I liked "B." She was a funny, sassy broad that told it like it was. You can't help but feel bad for her at the way she gets treated because of her weight. No dates, no promotion, no reason to even be seen in the world. But then, suddenly, being a "comfort provider" for a select clientele awakens a new-found confidence in "B" that makes her see herself for the very first time. As the story progresses, we get to experience the kinds of clients she meets. Most of them were just plain weird; some were even kind of nasty. Reading this book made it feel like I was reading the diary of a "fat chick"--where I learned all about her hopes, fears, and insecurities about her self-image.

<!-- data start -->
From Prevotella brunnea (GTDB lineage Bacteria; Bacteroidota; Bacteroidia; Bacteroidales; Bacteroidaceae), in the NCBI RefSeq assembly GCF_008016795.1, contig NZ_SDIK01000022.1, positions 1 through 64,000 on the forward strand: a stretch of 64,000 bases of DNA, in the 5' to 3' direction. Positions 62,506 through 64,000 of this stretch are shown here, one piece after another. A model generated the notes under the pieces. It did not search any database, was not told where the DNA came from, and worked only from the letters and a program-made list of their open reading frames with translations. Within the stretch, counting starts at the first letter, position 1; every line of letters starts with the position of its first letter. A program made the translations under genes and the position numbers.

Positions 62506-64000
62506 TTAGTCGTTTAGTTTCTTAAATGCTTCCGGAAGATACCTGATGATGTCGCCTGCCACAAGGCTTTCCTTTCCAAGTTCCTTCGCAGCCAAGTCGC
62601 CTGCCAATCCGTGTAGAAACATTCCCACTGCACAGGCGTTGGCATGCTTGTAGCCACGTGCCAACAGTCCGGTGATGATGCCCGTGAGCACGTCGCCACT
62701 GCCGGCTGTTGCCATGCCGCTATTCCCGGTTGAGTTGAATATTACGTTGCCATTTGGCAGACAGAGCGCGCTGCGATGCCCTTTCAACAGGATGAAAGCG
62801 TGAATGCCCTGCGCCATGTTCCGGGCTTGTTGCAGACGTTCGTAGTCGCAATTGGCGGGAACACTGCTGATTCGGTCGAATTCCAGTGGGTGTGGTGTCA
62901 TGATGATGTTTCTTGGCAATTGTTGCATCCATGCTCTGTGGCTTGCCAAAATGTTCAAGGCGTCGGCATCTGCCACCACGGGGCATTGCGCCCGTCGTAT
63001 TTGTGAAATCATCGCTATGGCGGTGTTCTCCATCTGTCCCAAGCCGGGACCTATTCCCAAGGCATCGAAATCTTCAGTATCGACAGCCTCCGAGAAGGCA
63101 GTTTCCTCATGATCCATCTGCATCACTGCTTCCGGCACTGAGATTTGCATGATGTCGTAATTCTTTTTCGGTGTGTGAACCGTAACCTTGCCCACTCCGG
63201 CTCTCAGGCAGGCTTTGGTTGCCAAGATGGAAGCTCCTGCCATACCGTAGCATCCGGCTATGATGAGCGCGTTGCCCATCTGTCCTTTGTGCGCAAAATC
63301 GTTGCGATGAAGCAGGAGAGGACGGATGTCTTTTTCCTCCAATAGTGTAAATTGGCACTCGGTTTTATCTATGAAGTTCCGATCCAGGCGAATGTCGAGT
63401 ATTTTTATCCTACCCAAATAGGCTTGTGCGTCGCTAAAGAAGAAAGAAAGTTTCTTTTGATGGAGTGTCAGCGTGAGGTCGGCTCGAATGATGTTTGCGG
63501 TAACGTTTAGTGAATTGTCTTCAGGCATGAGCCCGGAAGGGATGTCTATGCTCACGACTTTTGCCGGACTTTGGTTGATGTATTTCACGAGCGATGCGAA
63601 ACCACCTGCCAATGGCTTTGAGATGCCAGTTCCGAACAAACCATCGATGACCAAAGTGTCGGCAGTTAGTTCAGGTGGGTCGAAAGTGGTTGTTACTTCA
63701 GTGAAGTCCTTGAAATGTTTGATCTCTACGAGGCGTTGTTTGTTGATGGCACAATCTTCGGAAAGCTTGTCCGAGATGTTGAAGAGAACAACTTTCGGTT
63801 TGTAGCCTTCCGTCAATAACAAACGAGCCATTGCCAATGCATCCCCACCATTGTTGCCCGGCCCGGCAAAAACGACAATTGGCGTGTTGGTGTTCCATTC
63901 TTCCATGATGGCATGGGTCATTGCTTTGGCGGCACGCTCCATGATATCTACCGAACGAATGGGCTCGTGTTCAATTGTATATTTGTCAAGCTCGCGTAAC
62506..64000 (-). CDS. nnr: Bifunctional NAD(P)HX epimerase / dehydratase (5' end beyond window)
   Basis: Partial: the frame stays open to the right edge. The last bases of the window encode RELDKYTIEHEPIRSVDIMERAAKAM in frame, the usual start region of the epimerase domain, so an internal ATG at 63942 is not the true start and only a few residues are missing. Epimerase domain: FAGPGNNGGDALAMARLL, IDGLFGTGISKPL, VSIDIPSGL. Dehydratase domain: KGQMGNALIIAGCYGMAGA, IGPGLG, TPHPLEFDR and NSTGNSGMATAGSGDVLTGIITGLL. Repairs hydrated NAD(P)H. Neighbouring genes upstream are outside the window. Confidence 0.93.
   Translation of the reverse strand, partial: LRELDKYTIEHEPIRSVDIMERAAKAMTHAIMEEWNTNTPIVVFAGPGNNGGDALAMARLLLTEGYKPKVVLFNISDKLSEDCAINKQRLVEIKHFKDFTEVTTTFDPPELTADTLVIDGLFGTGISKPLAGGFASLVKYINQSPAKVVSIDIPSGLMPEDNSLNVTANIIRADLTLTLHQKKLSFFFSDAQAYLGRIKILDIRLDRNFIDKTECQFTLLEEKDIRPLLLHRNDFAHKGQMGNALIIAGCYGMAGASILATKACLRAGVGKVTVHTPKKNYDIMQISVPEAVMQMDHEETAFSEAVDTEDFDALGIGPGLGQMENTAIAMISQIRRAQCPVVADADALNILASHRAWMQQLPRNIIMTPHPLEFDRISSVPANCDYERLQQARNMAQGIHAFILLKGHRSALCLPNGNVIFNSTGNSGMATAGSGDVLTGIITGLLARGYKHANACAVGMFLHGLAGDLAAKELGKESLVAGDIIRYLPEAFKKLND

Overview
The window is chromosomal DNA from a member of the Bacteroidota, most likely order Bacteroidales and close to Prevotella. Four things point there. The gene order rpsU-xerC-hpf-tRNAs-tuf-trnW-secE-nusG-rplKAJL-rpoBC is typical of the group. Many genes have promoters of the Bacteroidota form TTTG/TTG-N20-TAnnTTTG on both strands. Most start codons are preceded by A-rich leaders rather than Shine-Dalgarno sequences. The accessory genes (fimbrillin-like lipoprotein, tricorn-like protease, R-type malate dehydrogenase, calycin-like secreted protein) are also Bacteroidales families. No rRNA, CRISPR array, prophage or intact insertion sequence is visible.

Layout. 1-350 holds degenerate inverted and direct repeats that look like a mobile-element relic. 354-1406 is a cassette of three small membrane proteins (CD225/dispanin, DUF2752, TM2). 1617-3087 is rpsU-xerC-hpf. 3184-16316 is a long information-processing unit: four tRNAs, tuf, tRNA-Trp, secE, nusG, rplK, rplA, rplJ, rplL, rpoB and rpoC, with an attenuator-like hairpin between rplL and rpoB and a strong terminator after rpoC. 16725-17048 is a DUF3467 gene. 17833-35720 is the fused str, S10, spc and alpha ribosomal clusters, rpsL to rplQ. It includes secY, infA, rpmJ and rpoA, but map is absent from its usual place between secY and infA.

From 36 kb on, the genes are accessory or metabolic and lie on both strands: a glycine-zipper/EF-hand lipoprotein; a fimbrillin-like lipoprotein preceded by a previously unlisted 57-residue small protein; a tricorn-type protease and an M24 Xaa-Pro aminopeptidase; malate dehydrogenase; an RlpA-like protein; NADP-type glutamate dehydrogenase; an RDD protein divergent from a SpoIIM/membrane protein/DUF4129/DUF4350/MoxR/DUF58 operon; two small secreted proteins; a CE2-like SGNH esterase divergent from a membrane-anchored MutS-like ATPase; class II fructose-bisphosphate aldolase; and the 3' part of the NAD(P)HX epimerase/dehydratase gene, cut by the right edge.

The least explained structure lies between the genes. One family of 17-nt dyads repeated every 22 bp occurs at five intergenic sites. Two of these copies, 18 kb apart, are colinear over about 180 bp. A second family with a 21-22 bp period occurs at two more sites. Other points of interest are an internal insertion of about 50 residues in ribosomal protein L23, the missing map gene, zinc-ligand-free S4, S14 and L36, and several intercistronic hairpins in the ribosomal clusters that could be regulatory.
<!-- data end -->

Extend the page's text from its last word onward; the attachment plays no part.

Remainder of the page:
By the end, I felt that "B" learned a great lesson we should all incorporate: "Change the things you can't accept; and accept the things you can't change."
Overall, I enjoyed the laid-back writing style that you easily fall into. It was simple and straight-forward, although sometimes the writer tended to go off tangent in the story by explaining useless things like the Greek philosophy from high school. As I was reading this book, I couldn't help but feel impressed that a man could write "chick lit" with such precision and accuracy. Usually, men don't understand women. But Alberto Ferreras could. Way to go, man!
As promised, here is our interview with Latina author, "The Crafty Chica," Kathy Cano-Murrillo. (So sorry for the delay, you guys.)
Q: How does your Latina culture influence your work (writing and art?)